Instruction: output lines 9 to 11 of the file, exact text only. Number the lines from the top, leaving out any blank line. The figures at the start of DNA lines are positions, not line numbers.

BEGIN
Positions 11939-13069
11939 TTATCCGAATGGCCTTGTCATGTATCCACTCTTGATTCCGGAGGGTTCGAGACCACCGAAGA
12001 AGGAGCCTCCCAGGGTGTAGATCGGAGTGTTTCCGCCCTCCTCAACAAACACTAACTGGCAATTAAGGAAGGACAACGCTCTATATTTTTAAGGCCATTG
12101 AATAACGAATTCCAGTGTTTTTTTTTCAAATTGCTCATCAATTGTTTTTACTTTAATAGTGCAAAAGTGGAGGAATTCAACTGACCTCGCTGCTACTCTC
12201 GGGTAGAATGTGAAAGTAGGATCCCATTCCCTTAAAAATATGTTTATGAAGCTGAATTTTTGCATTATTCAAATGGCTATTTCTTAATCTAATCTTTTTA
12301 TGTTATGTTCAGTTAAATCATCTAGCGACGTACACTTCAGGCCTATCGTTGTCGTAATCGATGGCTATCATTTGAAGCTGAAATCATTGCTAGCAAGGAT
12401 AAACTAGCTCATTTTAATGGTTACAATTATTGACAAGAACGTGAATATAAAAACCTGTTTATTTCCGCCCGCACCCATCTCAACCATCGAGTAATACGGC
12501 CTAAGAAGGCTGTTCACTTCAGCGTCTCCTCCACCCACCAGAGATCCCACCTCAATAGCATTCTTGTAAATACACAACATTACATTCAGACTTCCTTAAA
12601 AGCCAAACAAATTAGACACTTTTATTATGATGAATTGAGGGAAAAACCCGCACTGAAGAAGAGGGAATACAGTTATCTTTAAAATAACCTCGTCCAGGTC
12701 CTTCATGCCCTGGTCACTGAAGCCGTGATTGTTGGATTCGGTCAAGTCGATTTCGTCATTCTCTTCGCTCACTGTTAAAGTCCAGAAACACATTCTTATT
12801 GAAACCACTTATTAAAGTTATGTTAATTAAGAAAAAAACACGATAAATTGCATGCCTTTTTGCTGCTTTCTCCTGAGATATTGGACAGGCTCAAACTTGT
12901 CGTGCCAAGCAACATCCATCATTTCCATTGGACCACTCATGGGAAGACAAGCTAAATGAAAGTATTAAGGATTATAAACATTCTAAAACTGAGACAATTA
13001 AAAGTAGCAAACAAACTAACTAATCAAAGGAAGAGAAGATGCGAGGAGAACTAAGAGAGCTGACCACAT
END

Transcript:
12601 AGCCAAACAAATTAGACACTTTTATTATGATGAATTGAGGGAAAAACCCGCACTGAAGAAGAGGGAATACAGTTATCTTTAAAATAACCTCGTCCAGGTC
12701 CTTCATGCCCTGGTCACTGAAGCCGTGATTGTTGGATTCGGTCAAGTCGATTTCGTCATTCTCTTCGCTCACTGTTAAAGTCCAGAAACACATTCTTATT
12801 GAAACCACTTATTAAAGTTATGTTAATTAAGAAAAAAACACGATAAATTGCATGCCTTTTTGCTGCTTTCTCCTGAGATATTGGACAGGCTCAAACTTGT